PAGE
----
“The Mississippi Alluvial Valley is a high-priority conservation area for the U.S. Fish and Wildlife Service,” said Leopoldo Miranda-Castro, the U.S. Fish and Wildlife Service’s Regional Director. “The planned projects supported by these funds will help connect lands and waters to sustain not only migratory birds but also many of the Service’s other trust species, to include numerous threatened and endangered species, migratory fish species and the ecosystems that these species depend on for survival. Restoring the ecological integrity to this region bolsters the resiliency of the Mississippi Alluvial Valley—a benefit for all species that live there.”

Once the largest forested wetland ecosystem in North America, the Lower Mississippi Alluvial Valley is a 24-million-acre floodplain consisting of an intricate system of forested wetlands, oxbow lakes and other habitat types that collectively support rich biodiversity. Stretching from the confluence of the Ohio and Mississippi rivers at Cairo, Illinois, to the northern edge of the Gulf of Mexico, the Lower Mississippi Alluvial Valley provides an important migratory stopover and wintering habitat for more than 40 percent of North America’s waterfowl. It is also home to more than 100 fish species and 107 breeding land birds. 

However, widespread forest conversion, combined with flood control and drainage efforts, has led to critical habitat loss for wildlife, damaged water quality and reduced floodwater retention. Launched in 2017, the LMAV Fund is a competitive grant program that supports restoration, enhancement, and management of bottomland hardwood forests and wetlands and promotes aquatic connectivity on private and public lands. The fund’s work benefits local communities by improving forest health, enhancing wildlife habitat and increasing water quality, and supporting jobs associated with these projects within the Mississippi Alluvial Valley.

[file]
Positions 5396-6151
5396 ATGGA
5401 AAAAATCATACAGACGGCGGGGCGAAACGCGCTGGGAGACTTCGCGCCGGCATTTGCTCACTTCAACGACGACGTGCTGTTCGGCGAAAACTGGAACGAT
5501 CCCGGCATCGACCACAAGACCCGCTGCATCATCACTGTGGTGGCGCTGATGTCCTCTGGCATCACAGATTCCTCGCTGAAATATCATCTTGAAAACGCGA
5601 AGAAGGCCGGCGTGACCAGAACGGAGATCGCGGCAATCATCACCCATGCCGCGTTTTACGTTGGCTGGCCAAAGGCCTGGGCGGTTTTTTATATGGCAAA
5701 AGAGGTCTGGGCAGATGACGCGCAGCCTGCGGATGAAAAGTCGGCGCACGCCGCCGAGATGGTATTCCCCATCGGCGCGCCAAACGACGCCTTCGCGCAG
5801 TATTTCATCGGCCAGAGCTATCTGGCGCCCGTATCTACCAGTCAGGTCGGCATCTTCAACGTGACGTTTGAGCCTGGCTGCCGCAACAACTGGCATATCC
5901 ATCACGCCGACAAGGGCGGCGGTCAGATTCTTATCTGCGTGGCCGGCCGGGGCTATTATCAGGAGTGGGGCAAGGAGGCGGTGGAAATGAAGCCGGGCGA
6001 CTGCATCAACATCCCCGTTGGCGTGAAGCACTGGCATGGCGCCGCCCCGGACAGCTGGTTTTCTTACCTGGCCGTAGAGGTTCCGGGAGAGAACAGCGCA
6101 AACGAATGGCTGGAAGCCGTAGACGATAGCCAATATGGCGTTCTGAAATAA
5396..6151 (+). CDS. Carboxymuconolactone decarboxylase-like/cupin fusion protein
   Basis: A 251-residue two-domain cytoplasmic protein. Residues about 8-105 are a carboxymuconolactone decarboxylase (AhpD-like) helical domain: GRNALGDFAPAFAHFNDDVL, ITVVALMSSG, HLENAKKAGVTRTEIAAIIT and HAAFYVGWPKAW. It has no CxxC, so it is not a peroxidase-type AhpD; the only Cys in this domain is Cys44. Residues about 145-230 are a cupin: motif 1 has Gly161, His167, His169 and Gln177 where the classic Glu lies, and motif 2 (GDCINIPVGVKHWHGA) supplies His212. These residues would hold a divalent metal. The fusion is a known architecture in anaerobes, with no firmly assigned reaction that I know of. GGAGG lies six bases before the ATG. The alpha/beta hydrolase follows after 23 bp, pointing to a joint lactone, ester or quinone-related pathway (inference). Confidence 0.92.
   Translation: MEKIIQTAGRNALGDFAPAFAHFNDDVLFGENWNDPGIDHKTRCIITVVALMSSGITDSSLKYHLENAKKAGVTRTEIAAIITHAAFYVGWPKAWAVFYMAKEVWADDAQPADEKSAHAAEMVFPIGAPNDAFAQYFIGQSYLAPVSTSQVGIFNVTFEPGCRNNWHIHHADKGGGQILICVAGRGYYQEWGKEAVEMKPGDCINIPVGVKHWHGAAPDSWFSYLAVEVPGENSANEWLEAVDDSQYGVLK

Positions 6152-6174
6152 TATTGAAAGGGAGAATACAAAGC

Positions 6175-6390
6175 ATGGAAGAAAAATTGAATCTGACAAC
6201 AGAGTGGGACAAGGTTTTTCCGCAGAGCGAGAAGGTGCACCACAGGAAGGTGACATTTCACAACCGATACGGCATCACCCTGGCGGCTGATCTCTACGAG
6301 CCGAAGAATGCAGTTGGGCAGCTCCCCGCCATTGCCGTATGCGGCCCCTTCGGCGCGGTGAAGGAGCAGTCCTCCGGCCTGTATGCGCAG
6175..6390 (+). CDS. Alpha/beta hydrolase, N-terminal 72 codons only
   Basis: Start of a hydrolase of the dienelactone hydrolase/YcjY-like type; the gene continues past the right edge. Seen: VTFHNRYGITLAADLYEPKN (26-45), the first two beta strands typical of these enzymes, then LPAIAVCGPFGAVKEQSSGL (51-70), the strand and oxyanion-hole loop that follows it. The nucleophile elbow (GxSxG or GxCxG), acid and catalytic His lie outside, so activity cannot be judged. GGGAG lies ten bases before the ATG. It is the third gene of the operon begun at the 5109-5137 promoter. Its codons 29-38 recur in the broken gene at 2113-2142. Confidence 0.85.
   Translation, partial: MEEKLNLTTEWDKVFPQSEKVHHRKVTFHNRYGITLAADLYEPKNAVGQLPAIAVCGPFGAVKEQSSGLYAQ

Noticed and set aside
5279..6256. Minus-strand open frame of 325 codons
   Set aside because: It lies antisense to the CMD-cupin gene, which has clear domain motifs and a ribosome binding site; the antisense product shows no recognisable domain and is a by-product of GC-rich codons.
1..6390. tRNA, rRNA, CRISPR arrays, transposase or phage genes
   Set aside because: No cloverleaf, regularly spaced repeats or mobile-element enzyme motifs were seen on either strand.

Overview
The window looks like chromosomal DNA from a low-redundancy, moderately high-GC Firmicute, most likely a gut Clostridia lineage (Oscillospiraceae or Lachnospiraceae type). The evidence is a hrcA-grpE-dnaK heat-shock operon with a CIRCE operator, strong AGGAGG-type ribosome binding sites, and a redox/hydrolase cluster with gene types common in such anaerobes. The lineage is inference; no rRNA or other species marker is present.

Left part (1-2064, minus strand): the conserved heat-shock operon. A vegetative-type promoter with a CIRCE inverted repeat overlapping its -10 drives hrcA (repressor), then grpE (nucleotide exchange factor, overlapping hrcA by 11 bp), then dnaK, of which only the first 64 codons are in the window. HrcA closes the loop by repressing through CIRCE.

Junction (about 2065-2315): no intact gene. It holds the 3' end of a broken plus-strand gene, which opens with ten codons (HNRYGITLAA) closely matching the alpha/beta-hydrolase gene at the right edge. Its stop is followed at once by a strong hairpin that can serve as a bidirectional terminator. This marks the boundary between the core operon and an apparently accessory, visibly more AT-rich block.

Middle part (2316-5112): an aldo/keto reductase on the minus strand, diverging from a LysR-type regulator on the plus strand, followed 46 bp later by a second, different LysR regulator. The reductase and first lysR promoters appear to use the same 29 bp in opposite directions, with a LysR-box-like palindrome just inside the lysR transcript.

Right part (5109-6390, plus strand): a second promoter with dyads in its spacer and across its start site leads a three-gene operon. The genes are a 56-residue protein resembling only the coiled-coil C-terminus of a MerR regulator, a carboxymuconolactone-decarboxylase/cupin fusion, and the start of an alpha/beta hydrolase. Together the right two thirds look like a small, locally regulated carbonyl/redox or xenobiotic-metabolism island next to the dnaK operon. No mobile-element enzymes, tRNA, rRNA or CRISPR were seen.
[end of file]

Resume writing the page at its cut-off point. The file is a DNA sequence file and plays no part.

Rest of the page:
“Healthy forest ecosystems play a critical role in water quality, clean air, biodiversity and in supporting the estimated 300 million people worldwide who depend on them for their livelihoods,” said International Paper chief sustainability officer Sophie Beckham. “And just as important, healthy forests are a critical component of any natural climate solution. We are thrilled to support this necessary work taking place in the LMAV that has so many benefits for people and the planet.”

“This work is yet another proof point that we can find solutions for nature and people to thrive together,” said Moira Mcdonald, director of the Walton Family Foundation Environment Program. “When government, community leaders, the private sector and philanthropy all pull in the same direction, we can drive meaningful change for ecosystems and the people who rely on them.” 

“The Arbor Day Foundation is thrilled to support planting in the Mississippi River Valley, as the river is one of our most essential and precious sources of freshwater,” said Dan Lambe, president of the Arbor Day Foundation. “With the simple act of planting trees, we will improve the water quality over time and preserve the wildlife and biodiversity of this vital region.”

A complete list of the 2021 grants made through the Lower Mississippi Alluvial Valley Restoration Fund is available here.

About the National Fish and Wildlife Foundation